Comparative morbidity of ablative energy-based salvage treatments for radio-recurrent prostate cancer
Introduction: We compared the morbidity of whole gland salvage ablation using cryotherapy (CRYO) and high-intensity focused ultrasound (HIFU) for radio recurrent prostate cancer at a single centre over a 17-year period.
Methods: Patients were divided in 3 cohorts. Group 1 included the first 65 patients treated with CRYO (1995–1998); Group 2 included the last 65 patients treated with CRYO (2002–2004), and Group 3 included 65 patients treated with HIFU (2006–2011). We analyzed the complications reported within at least 90 days of treatment or up to the last follow-up.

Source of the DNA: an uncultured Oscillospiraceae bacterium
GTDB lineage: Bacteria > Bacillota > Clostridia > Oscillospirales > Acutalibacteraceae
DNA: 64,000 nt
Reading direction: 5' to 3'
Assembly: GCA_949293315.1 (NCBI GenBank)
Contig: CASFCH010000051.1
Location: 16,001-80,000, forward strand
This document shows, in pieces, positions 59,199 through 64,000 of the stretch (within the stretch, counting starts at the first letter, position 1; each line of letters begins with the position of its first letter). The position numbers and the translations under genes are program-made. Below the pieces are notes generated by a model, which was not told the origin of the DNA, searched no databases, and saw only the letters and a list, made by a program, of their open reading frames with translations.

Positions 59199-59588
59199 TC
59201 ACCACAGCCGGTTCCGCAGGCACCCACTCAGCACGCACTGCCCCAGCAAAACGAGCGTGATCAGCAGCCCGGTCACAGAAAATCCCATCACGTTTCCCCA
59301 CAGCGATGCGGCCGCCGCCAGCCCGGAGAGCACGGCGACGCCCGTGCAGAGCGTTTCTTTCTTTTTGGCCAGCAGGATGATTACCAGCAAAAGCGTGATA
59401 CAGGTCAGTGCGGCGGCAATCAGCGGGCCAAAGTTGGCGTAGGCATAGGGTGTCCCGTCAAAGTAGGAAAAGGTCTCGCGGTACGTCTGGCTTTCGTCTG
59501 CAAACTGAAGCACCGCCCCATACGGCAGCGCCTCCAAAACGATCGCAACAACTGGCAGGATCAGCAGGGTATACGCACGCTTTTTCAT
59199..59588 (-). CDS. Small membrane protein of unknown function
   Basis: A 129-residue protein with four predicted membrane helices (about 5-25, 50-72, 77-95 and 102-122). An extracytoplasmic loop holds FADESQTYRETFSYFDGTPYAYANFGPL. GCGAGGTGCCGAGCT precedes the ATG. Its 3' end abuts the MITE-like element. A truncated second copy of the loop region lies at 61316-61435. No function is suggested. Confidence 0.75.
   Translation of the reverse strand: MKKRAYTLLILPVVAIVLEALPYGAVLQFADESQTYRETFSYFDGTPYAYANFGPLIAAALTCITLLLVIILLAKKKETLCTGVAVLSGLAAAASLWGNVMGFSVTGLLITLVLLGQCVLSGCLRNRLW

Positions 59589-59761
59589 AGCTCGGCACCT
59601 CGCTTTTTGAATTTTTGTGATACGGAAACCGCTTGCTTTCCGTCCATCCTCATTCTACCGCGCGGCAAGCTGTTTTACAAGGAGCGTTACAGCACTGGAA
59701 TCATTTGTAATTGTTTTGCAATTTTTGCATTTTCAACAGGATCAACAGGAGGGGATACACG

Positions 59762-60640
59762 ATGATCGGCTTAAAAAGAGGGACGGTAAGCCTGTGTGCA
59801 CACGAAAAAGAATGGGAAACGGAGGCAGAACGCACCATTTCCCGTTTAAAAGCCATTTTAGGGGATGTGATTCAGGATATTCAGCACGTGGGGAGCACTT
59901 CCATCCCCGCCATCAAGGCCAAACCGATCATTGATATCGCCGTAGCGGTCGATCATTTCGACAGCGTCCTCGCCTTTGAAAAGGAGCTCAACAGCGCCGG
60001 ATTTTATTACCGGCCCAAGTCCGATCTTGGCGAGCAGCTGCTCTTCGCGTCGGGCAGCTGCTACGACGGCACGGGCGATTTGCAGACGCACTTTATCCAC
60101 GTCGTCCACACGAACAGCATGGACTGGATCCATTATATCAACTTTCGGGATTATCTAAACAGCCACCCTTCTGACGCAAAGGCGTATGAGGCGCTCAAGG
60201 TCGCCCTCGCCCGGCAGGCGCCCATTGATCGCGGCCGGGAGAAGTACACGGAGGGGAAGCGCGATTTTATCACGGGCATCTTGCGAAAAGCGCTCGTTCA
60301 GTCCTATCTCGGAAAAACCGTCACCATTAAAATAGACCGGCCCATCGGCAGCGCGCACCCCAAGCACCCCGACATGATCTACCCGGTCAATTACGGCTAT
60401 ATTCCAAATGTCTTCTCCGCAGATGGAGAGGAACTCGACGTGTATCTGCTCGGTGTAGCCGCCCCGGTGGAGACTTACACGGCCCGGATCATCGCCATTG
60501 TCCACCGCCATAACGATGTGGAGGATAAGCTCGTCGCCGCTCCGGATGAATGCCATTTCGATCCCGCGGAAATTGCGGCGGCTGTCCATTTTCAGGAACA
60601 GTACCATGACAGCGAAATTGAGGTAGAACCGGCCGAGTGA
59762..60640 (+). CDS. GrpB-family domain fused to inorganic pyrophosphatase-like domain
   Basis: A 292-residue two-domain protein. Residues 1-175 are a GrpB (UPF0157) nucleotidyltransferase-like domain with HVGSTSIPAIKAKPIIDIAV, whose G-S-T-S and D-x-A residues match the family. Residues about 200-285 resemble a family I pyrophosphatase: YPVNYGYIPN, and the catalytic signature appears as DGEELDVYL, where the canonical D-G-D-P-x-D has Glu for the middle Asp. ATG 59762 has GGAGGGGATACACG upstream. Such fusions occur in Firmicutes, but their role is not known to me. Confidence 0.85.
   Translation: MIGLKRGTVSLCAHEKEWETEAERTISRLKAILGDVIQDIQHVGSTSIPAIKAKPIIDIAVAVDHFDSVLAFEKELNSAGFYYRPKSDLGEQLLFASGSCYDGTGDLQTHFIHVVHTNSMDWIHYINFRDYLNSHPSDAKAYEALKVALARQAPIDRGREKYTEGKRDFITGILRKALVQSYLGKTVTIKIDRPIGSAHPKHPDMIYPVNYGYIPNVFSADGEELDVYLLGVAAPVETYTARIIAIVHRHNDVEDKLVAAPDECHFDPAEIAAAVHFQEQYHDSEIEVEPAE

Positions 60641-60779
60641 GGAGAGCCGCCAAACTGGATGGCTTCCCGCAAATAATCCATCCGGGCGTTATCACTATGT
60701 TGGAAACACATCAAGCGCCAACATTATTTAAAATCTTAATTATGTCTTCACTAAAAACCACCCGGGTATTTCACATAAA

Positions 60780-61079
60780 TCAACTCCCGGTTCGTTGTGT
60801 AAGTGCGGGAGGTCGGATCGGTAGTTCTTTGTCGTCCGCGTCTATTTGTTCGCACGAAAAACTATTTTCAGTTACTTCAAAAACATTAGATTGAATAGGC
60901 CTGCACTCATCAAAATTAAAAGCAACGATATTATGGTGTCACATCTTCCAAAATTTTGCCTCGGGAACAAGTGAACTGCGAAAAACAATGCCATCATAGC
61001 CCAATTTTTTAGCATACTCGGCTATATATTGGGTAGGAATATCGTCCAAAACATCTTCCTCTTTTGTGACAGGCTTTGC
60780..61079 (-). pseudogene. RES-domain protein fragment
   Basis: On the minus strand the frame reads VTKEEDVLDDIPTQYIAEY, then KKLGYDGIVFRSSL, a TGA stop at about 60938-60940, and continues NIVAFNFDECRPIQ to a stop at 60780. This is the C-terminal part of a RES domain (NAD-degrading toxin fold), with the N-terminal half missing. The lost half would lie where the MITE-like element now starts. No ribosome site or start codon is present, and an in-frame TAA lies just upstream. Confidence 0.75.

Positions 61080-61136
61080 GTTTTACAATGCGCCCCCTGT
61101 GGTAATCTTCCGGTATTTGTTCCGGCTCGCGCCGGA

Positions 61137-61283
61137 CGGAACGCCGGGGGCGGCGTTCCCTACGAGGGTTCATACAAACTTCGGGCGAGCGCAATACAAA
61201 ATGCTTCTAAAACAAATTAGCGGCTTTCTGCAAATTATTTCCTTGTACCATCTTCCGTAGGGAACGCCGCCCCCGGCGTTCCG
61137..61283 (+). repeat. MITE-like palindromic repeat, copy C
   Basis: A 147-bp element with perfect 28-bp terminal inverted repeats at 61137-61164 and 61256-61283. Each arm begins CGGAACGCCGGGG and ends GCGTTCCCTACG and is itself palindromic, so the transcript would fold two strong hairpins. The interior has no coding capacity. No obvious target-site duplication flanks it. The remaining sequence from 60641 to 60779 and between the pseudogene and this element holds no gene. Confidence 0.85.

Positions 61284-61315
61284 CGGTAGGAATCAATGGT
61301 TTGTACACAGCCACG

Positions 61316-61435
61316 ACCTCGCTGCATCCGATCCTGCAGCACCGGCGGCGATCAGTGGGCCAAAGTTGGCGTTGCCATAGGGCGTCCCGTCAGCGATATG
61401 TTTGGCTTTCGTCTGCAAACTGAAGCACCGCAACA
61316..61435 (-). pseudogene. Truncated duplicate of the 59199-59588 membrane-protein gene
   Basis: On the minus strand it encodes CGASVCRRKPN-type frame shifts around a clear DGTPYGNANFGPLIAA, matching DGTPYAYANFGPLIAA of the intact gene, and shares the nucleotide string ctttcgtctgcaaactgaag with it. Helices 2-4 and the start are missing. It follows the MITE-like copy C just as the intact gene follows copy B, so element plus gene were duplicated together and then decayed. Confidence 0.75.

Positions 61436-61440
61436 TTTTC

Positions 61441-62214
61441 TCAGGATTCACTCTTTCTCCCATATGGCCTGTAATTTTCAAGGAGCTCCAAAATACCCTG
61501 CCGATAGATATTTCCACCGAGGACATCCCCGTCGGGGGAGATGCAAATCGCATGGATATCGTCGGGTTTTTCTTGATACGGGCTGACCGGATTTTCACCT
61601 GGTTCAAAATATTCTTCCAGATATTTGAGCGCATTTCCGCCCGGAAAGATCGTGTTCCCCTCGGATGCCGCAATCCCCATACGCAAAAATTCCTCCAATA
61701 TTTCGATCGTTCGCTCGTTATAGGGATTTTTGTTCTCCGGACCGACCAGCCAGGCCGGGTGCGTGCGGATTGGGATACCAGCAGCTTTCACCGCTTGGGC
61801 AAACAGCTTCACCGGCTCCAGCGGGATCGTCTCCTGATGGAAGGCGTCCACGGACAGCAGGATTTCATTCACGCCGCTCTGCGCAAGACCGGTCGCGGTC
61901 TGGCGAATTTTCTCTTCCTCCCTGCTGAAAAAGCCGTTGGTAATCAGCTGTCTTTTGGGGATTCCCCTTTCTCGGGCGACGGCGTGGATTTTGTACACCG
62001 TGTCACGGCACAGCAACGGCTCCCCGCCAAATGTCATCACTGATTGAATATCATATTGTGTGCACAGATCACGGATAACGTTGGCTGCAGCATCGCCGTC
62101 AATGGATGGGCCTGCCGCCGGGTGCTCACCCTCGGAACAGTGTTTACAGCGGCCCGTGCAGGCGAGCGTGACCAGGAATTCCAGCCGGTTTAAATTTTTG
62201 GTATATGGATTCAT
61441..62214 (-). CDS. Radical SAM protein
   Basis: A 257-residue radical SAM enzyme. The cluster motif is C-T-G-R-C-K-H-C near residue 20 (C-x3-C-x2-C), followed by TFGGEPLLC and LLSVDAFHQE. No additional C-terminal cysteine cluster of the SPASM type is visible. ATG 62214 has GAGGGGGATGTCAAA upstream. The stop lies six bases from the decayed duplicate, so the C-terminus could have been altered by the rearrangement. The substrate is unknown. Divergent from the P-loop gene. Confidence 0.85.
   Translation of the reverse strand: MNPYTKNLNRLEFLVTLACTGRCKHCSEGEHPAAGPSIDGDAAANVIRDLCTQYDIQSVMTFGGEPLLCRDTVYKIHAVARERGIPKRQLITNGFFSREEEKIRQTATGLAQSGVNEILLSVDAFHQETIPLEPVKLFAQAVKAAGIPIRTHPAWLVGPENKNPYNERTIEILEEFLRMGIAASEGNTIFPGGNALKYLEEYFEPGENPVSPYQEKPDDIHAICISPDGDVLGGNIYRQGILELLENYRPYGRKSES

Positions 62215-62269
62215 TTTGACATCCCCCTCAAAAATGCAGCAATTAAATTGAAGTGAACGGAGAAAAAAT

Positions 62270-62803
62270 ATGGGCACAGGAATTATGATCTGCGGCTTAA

Results: We tallied Clavien grade complications. For Groups 1, 2 and 3, we recorded the following Clavien I-II complications: 78, 49 and 13, respectively. For Clavien grade IIIa, 2, 5 and 4 for Groups 1, 2 and 3, respectively. For Clavien grade IIIb, 8, 2 and 3 for Groups 1, 2 and 3, respectively. Clavien grade II complications were statistically higher in Group 1 versus Group 2 (p = 0.005) and in Group 2 versus Group 3 (p = 0.0001). The rate of mild-moderate incontinence was significantly higher in the CRYO group compared to the HIFU cohort (p ≤ 0.05). The rate of urinary retention was significantly higher in Group 2 compared to Group 3 (p = 0.0005). The rates of severe incontinence (range: 1.5%–5%), need for surgical intervention (uniform at 1.5%), and recto-urethral fistulae (range: 1.5%–3%) were not statistically different.
Conclusions: CRYO was associated with higher overall morbidity. The morbidity during the early experience with HIFU was lower than both subgroups of CRYO. This may reflect the advancement of technology or cumulative learning experience.
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